Yet with all the great music I’ve listed above, I’ve still missed a number of albums this year that have appeared on the lists of other Progarchists. Among these are releases by Days Between Stations, Nosound, and Sanguine Hum. I’ve had one listen of what I call the “grunge prog” of King Bathmat’s Overcoming the Monster, although I definitely plan to return to this one. Eventually, I will get around to hearing all of these albums. When? I don’t know. The sheer volume of excellent new music, along with the desire to explore the back catalog for artists that I had previously missed will continue to consume much of my listening time. Just to give you a flavor of what I’m up against, The Theory of Everything was my first foray into Ayreon, and that will compel me to listen to the earlier works under that name. Gazpacho is to release an album next year, and yet I’ve still only heard two of their albums so far (but I have it on good authority that Santa has packed a copy of last year’s March of Ghosts in his bag for me this year). And while I own a few Flower Kings albums, including the one mentioned above, there are several more that I don’t, although that is something else to be remedied. In fact, of the artists listed above, only Riverside and Rush fall into the category of bands whose output I have heard in their entirety.
It’s simply unbelievable to me how much great progressive rock is out there now. As I metaphor-ized (!!) above, the 1980’s and early 1990’s were the Dark Ages in terms of prog. It was even darker for those like me who were, at that time, unaware of the neo-prog movement across the Atlantic. During those times I remember dreaming, wishing, hoping for a day when would again see the prog movement come alive again, a time when we would have more than just a few active prog bands to choose from, and a time when we would see new artists releasing good music within the genre. What we are witnessing now, especially in 2013, is far, far beyond my wildest dreams or fondest hopes.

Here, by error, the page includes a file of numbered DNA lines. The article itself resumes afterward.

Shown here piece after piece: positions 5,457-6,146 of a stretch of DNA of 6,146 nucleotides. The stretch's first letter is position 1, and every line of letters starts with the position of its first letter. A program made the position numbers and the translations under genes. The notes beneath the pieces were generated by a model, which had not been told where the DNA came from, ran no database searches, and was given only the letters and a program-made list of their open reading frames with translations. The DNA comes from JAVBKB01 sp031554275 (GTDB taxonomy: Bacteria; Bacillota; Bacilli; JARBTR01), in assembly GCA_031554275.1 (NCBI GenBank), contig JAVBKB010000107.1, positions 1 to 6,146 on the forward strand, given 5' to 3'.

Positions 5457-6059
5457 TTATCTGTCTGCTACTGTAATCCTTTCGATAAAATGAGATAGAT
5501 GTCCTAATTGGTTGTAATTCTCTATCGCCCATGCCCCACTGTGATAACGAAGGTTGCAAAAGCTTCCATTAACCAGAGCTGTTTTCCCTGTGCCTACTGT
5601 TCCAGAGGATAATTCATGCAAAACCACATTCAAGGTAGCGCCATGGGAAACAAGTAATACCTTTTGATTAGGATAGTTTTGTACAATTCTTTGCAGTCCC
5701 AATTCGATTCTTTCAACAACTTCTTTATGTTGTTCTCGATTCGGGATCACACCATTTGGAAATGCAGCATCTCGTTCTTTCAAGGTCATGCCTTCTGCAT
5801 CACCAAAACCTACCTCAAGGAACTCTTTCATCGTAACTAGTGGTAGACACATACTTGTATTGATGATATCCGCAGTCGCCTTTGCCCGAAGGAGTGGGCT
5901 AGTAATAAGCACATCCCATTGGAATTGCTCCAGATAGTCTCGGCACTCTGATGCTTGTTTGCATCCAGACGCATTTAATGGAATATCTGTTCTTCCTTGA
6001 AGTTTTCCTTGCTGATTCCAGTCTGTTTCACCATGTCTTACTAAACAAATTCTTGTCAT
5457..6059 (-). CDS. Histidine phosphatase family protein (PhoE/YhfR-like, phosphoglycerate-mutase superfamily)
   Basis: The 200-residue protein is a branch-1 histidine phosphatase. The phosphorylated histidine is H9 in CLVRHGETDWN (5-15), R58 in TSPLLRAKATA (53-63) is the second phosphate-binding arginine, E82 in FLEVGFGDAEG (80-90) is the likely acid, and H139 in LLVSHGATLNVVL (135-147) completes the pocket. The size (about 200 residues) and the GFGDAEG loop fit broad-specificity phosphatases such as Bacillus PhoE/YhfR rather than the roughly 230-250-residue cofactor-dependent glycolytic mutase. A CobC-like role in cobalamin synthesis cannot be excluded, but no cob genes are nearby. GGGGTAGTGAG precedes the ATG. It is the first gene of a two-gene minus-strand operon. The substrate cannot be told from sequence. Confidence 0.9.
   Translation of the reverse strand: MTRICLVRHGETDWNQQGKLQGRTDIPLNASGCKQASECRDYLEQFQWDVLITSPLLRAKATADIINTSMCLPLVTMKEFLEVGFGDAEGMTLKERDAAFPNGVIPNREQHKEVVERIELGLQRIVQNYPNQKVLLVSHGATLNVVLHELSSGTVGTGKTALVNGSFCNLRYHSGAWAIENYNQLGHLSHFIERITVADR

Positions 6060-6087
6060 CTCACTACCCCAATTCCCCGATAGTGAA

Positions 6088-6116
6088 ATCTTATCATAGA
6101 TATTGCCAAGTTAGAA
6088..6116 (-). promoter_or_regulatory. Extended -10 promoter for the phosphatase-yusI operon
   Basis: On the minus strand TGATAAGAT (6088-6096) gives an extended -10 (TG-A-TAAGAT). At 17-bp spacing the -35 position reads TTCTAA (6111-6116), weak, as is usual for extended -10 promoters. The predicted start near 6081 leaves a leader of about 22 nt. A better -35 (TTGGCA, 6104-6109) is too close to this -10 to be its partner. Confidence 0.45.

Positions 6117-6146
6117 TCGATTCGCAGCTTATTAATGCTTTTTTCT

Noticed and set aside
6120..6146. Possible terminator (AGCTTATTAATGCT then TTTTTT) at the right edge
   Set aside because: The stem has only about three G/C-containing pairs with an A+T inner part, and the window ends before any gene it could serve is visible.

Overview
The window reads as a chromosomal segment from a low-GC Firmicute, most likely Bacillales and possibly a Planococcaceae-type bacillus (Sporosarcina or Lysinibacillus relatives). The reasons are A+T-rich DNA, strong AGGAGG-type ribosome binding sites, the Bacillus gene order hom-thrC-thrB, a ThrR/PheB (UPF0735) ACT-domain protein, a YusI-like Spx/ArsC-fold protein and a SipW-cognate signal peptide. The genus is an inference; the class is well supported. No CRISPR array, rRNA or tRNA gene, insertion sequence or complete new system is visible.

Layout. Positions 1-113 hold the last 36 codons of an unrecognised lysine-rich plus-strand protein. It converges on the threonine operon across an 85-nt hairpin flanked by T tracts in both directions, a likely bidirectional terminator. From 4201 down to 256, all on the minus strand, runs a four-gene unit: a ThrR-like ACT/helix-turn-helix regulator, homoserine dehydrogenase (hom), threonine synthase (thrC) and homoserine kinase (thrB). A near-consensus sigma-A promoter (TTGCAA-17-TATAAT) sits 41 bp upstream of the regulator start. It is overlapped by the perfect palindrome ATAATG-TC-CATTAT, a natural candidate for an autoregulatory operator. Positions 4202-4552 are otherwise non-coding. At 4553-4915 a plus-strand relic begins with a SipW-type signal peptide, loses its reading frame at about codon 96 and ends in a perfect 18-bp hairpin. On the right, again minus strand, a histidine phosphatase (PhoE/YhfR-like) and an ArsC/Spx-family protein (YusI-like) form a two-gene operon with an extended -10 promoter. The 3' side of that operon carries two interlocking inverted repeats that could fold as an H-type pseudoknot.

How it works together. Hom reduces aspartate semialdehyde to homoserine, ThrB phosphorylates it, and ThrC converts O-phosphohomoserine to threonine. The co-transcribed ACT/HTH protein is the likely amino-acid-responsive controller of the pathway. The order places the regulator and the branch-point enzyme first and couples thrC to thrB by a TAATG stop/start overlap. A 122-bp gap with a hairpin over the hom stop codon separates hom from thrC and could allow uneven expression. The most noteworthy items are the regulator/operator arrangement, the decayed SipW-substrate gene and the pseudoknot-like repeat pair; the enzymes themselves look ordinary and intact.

The year 1972 gave us Close to the Edge, Thick As a Brick and Foxtrot, 1973 gave us Selling England By the Pound, Brain Salad Surgery, and Dark Side of the Moon, 1974 gave us Relayer, The Lamb Lies Down On Broadway, Warchild‘, and Turn of the Cards. All considered to be great releases by most progressive rock fans, and there were a number of other excellent records put out in those years. And yet, 2012 and even more so, 2013, stack up very well next to any of those years in terms of the quality of new progressive music. In terms of quantity? These last two years simply blow away any year of the 1970’s. Somewhere I read (wish I could remember) that there were an estimated 2000 prog/prog-related releases slated for 2013. It wouldn’t surprise me if the number of prog/prog-related releases combined in the years 1972-74 didn’t even approach that number. But the way I see it, with regard to the present age, there is no such thing as too much of a good thing.
As personal testimony to the greatness of our current era, I’ve noticed my listening habits have changed over the past few years. Up until say, 2010 or so, I listened to more prog from the classic era than any other. That started changing in about 2011 or so, and it’s progressed to the point where now, I spend far more time listening to new prog releases than I do listening to music from the heyday of Yes, Tull, Genesis and Floyd. That’s quite a shift for me, particularly considering how bat-shinola crazy I went over 70’s prog upon my initial discovery of Yes, and how my affinity for music from that era continued through the decades since.